Glycaemic efficacy and safety profile of Empagliflozin as add-on to linagliptin in a fixed-dose combination in type 2 diabetes

Treatment guidelines for type 2 diabetes mellitus (T2DM) recommend initiating pharmacotherapy with an oral antidiabetic drug (OAD) to reduce hyperglycaemia when diet and exercise are inadequate.

International guidelines recommend metformin as the first OAD, whereas Japanese guidelines recognize that other OADs may be more appropriate in Japanese patients. Irrespective of the first-line OAD, most patients eventually require an additional OAD with a complementary mechanism to maintain glycaemic control.

How DPP-4 inhibitors works?

DPP-4 inhibitors Linagliptin improve glycaemic control in Asian patients, possibly because Asian patients have reduced insulin secretion capacity, and are the most commonly prescribed OAD in Japan. Linagliptin is a potent and selective DPP-4 inhibitor, with demonstrated efficacy and safety.

Dipeptidyl peptidase-4 (DPP-4) inhibitors stimulate glucose-dependent insulin secretion via increased levels of active glucagon-like peptide-1 (GLP-1), resulting in lower glycated haemoglobin (HbA1c) and fasting plasma glucose (FPG), with low risk of hypoglycaemia.

How SGLT2 inhibitor works?

Sodium-glucose cotransporter 2 (SGLT2) inhibitors Empagliflozin reduce plasma glucose by blocking renal glucose reabsorption, thus increasing urinary glucose excretion. The SGLT2 inhibitor is efficacious as monotherapy and as add-on to other OADs.

In addition to reducing HbA1c and FPG, empagliflozin reduces body weight, systolic blood pressure (SBP) and the risk of cardiovascular mortality in high-risk patients with T2DM.


This multicenter, double-blind, phase III trial compared outcomes in 433 Japanese patients with type 2 diabetes (T2D) randomized to receive empagliflozin 10 mg plus linagliptin 5 mg fixed dose combination (FDC) with those receiving linagliptin 5 mg plus placebo.

Compared with linagliptin alone, empagliflozin/linagliptin FDC treatment resulted in statistically significant and clinically relevant reductions in HbA1c of 1.14% at 24 weeks and 1.22% at 52 weeks, as well as improvements in FPG, weight and SBP.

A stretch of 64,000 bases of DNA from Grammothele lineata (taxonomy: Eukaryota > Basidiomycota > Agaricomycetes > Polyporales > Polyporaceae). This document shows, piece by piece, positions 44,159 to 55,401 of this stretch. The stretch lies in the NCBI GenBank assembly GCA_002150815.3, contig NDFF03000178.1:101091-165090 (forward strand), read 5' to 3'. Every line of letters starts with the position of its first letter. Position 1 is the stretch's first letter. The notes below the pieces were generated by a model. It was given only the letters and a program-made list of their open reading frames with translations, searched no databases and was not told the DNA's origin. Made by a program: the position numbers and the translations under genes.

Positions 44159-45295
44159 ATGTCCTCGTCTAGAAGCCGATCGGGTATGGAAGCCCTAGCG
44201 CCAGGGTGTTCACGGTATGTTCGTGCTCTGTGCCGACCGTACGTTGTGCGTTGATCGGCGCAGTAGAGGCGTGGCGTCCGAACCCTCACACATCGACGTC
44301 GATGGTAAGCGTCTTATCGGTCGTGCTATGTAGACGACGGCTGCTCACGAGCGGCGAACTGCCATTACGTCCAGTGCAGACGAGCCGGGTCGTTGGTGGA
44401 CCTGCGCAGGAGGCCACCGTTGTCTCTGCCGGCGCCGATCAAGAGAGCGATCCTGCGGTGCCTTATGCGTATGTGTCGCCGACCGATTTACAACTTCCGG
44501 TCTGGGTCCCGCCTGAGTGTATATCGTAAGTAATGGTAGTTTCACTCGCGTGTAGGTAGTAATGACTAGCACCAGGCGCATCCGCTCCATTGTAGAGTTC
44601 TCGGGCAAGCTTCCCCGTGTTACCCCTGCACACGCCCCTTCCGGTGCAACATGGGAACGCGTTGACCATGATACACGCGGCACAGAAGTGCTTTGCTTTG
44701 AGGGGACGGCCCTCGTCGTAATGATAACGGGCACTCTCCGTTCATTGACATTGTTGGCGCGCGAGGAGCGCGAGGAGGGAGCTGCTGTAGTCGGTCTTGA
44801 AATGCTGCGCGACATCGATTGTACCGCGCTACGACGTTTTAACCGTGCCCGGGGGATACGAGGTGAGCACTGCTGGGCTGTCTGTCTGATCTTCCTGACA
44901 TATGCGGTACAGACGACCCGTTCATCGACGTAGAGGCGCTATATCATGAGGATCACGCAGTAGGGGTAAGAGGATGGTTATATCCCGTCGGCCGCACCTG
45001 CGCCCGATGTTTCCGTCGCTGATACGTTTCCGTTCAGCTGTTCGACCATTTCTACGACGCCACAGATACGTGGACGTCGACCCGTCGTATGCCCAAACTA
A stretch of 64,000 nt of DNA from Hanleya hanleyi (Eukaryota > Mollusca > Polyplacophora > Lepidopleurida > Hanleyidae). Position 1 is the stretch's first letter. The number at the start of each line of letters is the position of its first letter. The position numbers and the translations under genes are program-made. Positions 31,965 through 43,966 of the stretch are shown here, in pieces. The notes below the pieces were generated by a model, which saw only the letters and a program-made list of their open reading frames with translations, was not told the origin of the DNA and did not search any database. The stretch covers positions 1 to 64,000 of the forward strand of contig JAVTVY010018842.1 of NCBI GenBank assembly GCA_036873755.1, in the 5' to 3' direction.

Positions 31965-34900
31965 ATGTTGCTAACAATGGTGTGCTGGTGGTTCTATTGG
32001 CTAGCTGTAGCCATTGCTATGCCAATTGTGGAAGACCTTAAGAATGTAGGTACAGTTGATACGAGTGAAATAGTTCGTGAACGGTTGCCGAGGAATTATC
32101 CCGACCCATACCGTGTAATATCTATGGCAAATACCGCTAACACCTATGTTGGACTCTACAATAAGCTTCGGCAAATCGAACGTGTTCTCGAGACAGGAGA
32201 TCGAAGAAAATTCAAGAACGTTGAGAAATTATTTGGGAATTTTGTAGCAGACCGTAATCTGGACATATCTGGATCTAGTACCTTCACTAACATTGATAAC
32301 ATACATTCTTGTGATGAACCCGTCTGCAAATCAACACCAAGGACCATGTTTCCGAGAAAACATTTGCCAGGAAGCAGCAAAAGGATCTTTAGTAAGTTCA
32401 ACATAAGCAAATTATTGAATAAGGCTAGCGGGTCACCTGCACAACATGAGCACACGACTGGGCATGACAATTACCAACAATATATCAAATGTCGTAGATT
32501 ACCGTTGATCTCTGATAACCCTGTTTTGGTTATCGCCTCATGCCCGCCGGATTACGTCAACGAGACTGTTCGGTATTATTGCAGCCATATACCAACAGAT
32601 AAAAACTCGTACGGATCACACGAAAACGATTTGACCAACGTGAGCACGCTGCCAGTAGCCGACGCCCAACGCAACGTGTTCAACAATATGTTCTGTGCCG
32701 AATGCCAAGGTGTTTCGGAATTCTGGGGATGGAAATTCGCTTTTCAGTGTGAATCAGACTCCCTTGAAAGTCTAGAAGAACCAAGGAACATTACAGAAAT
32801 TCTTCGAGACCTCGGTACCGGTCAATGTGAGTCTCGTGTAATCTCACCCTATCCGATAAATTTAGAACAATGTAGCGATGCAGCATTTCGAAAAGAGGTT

Both doses of empagliflozin/linagliptin FDC were well tolerated, with safety profiles consistent with the individual components and without new safety signals.

In the EMPA-REG OUTCOME study, empagliflozin had a significantly lower risk of cardiovascular mortality, of all-cause mortality and of hospitalization for heart failure than placebo.


These results suggest that switching from linagliptin monotherapy to empagliflozin/linagliptin FDC was well tolerated and resulted in clinically significant reductions in HbA1c, FPG, body weight and SBP in Japanese patients with T2DM.

Thus, an empagliflozin/linagliptin fixed-dose combination represents an attractive therapeutic option for these patients, with potentially additive cardio-renal benefits from empagliflozin as well as a formulation expected to improve adherence.

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This double-blind, randomized, placebo-controlled trial evaluated the efficacy and safety of empagliflozin (Empa) 10 or 25 mg as add-on to linagliptin (Lina) 5 mg (fixed-dose combination, Empa/Lina 10/5 or 25/5) in insufficiently controlled Japanese type 2 diabetes patients.


The trial (40 sites; May 2015-March 2017) screened 433 adults (≥20 years) who were treatment-naive or on one oral antidiabetic drug for ≥12 weeks (discontinued at enrolment). Patients with HbA1c 7.5%-10.0% after ≥16 weeks on Lina (pre-enrolment or in 16-week, open-label period) and two weeks on placebo (Plc) for Empa/Lina 10/5, plus Lina, were randomized (2:1) to once-daily Empa/Lina 10/5 (n=182) or Plc/Lina 10/5 (n=93) for 24 weeks. Patients with HbA1c ≥7.0% at Week 24 were up-titrated to Empa/Lina 25/5 (n=126) or its placebo (n=80), per randomization, from Week 28; 172 Empa/Lina and 84 Plc/Lina patients completed 52 weeks.


Change from baseline in HbA1c was greater (P<.0001) with Empa/Lina than with Plc/Lina at Week 24 (primary outcome; -0.93% vs 0.21%; adjusted mean difference, -1.14%) and Week 52 (-1.16% vs 0.06%; -1.22%). More patients with HbA1c <7.0% and greater decreases in fasting plasma glucose, body weight, and systolic blood pressure were seen with Empa/Lina than with Plc/Lina. Empa/Lina was well tolerated; adverse events more frequent with Empa/Lina were known empagliflozin-associated events (eg, increased urination, increased blood ketones). There were no adjudication-confirmed diabetic ketoacidosis events or lower limb amputations.


These results support the empagliflozin-linagliptin combination as a therapeutic option for Japanese patients with type 2 diabetes.

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